PHILADELPHIA | Democratic leaders in Washington haven't changed politics despite promises to do so, and dealing with the national debt and looming Medicare and Social Security insolvencies will demand higher taxes on wealthier Americans and fewer corporate tax breaks, U.S. Senate candidate Joe Sestak said Monday.
The Democratic Party promised change, but "I think my establishment, as well as the Republican establishment, has not changed politics in Washington, D.C.," the Democratic candidate said.
In an expansive interview with the Associated Press, Mr. Sestak said he opposes changes to Social Security, including raising the retirement age or cutting benefits.
Mr. Sestak, a second-term congressman from the Philadelphia suburbs, faulted insurance industry deal-making on the federal health care bill and several holdout senators, as well as the party's backing of the man he beat in the primary, Republican turned Democrat Arlen Specter.
Yet he also accused Republicans of voting against bills pushed by the Democratic leadership simply for political reasons. He cited one bill to extend billions of dollars in tax breaks and loans to small businesses that is stalled in the Senate.
"How could they not have passed that small-business [bill]?" Mr. Sestak questioned.
Republicans have labeled the bill a bailout of small banks.
Mr. Sestak, 58, a retired Navy admiral, is in a close and competitive race with Republican Pat Toomey. Both men are trying to paint the other as taking positions too extreme for Pennsylvanians. Mr. Sestak has a liberal voting record; Mr. Toomey, a former congressman from the Lehigh Valley, compiled a conservative voting record.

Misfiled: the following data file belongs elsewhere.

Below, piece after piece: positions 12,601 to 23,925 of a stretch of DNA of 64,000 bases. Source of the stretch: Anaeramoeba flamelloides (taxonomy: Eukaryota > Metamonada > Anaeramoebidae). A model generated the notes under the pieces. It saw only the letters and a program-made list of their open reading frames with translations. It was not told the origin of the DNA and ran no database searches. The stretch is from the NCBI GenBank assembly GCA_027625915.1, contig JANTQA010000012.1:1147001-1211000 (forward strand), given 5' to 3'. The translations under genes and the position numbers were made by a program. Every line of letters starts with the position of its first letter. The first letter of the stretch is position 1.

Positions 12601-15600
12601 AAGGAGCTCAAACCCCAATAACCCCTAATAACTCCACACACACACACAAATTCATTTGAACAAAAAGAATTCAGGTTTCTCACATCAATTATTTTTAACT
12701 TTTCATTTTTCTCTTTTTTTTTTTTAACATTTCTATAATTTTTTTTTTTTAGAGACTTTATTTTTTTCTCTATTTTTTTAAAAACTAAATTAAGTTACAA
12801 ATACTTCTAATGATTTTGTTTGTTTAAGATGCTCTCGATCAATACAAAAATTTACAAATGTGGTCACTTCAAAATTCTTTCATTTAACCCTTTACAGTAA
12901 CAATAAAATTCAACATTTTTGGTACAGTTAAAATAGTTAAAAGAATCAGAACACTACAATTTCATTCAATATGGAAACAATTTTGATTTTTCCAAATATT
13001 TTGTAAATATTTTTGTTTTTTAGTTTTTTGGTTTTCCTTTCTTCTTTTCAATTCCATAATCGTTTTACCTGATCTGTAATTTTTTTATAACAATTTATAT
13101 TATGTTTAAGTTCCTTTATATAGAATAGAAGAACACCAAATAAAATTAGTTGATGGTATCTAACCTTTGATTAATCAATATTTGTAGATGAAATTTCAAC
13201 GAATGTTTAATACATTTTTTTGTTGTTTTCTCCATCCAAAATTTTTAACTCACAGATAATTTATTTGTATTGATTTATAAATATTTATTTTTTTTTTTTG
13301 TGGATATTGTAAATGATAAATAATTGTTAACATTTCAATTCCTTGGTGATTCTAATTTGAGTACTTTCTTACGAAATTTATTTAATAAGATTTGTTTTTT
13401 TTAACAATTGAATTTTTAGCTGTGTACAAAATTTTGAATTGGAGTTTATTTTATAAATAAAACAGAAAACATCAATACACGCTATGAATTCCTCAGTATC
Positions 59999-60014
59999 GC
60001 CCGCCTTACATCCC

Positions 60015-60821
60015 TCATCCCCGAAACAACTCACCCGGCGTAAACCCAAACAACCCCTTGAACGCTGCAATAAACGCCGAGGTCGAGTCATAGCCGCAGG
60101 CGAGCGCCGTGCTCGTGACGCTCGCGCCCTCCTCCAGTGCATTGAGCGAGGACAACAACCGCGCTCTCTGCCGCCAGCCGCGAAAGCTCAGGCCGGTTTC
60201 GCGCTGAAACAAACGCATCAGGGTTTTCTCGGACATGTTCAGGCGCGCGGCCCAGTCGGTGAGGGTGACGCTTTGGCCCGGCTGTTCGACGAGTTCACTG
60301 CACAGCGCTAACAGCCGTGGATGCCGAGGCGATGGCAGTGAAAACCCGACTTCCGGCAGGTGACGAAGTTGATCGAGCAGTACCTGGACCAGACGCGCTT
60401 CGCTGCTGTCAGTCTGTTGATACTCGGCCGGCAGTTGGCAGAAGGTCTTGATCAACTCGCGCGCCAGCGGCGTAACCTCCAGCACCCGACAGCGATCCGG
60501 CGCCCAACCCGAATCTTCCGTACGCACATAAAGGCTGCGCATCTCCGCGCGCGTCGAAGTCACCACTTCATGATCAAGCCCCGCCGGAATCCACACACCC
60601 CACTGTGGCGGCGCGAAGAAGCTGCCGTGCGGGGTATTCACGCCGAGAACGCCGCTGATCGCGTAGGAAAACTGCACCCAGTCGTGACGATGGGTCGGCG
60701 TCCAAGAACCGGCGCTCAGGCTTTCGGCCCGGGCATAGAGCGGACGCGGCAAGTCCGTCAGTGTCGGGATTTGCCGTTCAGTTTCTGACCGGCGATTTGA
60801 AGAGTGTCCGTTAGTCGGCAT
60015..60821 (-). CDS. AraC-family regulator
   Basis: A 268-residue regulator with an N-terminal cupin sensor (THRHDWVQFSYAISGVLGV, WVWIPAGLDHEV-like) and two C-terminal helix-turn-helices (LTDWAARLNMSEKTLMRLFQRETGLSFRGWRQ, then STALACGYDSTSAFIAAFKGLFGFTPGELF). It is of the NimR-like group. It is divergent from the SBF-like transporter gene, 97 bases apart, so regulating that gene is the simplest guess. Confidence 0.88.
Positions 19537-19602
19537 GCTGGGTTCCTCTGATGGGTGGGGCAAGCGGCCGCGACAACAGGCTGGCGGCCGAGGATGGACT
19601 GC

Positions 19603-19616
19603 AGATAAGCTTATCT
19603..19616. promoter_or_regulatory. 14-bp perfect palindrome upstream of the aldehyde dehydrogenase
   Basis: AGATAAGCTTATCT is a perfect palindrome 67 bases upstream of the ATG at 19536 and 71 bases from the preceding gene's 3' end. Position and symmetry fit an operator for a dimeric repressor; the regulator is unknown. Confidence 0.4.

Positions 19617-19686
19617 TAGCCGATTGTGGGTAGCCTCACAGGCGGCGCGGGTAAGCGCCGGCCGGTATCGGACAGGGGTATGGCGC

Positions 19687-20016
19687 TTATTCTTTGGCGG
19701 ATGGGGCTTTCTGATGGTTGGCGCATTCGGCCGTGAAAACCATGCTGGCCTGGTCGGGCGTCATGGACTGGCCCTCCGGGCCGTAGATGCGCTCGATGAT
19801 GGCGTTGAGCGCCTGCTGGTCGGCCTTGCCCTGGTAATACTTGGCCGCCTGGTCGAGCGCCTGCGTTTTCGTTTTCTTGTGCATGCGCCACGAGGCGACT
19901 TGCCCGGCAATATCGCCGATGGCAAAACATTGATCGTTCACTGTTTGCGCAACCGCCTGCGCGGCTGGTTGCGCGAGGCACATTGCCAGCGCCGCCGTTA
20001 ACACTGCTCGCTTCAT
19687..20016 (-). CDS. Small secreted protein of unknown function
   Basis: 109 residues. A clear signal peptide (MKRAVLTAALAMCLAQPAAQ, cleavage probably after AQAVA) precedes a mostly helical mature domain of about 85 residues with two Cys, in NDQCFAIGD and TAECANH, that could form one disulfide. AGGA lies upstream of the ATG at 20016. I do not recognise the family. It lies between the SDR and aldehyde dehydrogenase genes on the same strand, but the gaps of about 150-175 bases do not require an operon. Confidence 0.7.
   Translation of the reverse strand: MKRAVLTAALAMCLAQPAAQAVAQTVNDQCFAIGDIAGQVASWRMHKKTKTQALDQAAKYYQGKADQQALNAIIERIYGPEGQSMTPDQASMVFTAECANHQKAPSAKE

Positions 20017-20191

To deal with the national debt and looming Medicare and Social Security insolvencies, Mr. Sestak said, it is necessary to allow the expiration of lower income tax rates for wealthier Americans on Dec. 31. Those tax cuts were enacted under President George W. Bush, reducing the lowest marginal rates as well as the top ones and several in between.
Mr. Sestak said he would vote to extend the cuts for taxpayers the middle and lower classes.
He also said he supports wiping out some corporate tax breaks, such as one that nets tens of billions of dollars a year for the oil industry, caps on discretionary spending, and restructuring Medicare and Medicare reimbursements to provide incentives for quality, instead of quantity, of care.
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